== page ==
We became part of the family and the extended community, we carried water on our heads from the water pump, washed our clothes and our bodies in a bucket under the starry sky and swept the ground until there was not a blade of grass in sight! I can still remember all of it as if it was yesterday.
I recently revisited Tungamarenga, we stayed there before continuing on to safari for the second time in my life at Ruaha National Park. Armed with just a photograph on my phone, I asked in the local pub if anyone knew the guy in the picture.
His name is Pascal and he was the person who looked after us throughout our stay, he was the eldest son from the household we stayed in and he became a good friend. The first person I asked about the photo said he knew him, he was his friend and he would call him. 10 minutes later I was reunited with my friend from around 9 years ago and I was able to buy him a beer and catch up with how everyone is in the family. It was amazing to be able to see him and reminisce about stories from many years ago.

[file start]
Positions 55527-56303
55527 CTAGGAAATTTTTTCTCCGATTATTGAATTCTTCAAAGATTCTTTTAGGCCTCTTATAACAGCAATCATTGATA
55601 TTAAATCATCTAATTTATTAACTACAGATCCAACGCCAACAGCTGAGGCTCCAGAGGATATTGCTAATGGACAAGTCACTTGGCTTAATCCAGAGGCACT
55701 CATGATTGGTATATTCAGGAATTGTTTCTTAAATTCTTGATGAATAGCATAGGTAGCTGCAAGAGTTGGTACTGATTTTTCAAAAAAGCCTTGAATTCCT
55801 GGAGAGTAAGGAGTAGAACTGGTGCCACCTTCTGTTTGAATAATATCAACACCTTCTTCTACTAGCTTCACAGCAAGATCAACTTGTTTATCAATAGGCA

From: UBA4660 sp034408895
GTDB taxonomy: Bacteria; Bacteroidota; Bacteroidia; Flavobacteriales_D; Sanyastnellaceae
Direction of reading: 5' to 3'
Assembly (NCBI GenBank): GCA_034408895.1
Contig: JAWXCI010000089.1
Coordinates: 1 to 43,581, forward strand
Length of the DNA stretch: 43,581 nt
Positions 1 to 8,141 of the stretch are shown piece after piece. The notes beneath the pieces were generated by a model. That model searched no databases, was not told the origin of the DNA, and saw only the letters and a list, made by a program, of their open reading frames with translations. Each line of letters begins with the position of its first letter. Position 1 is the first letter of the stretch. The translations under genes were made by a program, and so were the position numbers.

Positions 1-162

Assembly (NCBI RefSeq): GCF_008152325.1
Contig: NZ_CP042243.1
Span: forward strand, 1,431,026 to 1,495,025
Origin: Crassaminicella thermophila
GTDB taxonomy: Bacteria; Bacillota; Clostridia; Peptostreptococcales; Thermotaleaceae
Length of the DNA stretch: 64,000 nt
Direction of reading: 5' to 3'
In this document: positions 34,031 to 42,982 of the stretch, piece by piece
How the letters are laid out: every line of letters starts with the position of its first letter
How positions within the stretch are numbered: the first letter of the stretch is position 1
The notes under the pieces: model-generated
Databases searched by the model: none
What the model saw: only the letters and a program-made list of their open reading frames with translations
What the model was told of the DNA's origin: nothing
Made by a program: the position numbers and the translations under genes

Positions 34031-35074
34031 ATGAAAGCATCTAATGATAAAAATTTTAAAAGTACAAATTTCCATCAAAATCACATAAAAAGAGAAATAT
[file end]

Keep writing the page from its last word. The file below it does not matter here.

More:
If you would have asked me then if I thought I would be back here ever again, the answer would have been 100% yes. As many people know, once you have been to Africa, you will definitely come back, and that’s exactly what I did.
I continued my university education upon returning to the UK and then the first opportunity I got I returned to the continent. I finished my PGCE (teacher training) and my NQT (Newly Qualified Teacher) year and then applied for a job in Malawi. I spent 4 years there, then 3 in Tanzania and I am now in Kenya and I haven’t looked back since.
Throughout my time I have always tried to get involved with the communities where I can. I think volunteering is one of the best things you can do. Yes it does cost money to do it, but it shouldn’t cost an arm and a leg and you should always check out the reputation of the company you volunteer with the ensure that the money goes where they say it does.
You don’t always need a company either, there are many places you can volunteer without paying fees if you are confident enough to travel and seek them out for yourself. Some companies also have minimum fees to cover their costs but not to make money. In my next blog I will be giving some information about the companies and organisations I have volunteered for and the projects they have been running/are running.
Thanks for reading, I hope you have enjoyed my trip down memory lane. You might also like to read this related blog post Volunteerin from my perspective.